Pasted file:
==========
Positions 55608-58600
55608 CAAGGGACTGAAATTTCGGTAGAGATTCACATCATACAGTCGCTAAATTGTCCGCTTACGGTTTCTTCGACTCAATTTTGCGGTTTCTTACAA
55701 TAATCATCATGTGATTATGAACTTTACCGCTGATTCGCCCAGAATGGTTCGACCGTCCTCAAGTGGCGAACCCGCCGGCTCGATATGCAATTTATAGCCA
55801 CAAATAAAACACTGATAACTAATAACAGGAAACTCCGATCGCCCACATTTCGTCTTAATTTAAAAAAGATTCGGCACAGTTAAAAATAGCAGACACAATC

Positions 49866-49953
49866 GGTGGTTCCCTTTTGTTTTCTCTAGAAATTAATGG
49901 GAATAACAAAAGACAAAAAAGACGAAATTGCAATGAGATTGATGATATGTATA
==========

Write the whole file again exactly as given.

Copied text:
Positions 55608-58600
55608 CAAGGGACTGAAATTTCGGTAGAGATTCACATCATACAGTCGCTAAATTGTCCGCTTACGGTTTCTTCGACTCAATTTTGCGGTTTCTTACAA
55701 TAATCATCATGTGATTATGAACTTTACCGCTGATTCGCCCAGAATGGTTCGACCGTCCTCAAGTGGCGAACCCGCCGGCTCGATATGCAATTTATAGCCA
55801 CAAATAAAACACTGATAACTAATAACAGGAAACTCCGATCGCCCACATTTCGTCTTAATTTAAAAAAGATTCGGCACAGTTAAAAATAGCAGACACAATC

Positions 49866-49953
49866 GGTGGTTCCCTTTTGTTTTCTCTAGAAATTAATGG
49901 GAATAACAAAAGACAAAAAAGACGAAATTGCAATGAGATTGATGATATGTATA